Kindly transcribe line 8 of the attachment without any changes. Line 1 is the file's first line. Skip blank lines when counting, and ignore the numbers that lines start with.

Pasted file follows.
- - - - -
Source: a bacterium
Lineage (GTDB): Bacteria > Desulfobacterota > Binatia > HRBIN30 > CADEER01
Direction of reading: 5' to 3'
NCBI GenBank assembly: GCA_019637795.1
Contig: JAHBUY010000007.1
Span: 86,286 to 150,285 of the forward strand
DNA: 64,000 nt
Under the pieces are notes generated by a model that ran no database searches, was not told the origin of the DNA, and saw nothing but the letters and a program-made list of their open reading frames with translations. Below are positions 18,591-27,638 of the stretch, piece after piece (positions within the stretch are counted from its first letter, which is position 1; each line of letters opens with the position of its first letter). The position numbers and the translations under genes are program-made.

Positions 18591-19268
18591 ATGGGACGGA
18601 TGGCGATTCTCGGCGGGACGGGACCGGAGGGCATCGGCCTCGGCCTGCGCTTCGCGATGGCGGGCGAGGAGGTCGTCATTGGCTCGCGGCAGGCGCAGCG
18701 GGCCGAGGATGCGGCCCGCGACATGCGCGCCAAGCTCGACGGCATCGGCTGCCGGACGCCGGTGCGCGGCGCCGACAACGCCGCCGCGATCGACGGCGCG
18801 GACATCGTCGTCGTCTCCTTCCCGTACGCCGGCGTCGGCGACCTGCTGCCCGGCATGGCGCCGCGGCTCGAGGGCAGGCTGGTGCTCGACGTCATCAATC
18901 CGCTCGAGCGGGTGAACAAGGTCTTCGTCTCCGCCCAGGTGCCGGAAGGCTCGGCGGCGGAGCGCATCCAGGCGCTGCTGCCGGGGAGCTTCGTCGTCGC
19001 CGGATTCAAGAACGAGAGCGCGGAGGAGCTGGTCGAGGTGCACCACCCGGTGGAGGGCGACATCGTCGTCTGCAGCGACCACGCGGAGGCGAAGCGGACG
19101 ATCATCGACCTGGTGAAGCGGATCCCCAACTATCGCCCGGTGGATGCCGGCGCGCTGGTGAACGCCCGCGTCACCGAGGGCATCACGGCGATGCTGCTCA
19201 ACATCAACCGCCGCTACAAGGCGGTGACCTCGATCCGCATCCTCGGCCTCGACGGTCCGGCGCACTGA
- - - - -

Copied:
Under the pieces are notes generated by a model that ran no database searches, was not told the origin of the DNA, and saw nothing but the letters and a program-made list of their open reading frames with translations. Below are positions 18,591-27,638 of the stretch, piece after piece (positions within the stretch are counted from its first letter, which is position 1; each line of letters opens with the position of its first letter). The position numbers and the translations under genes are program-made.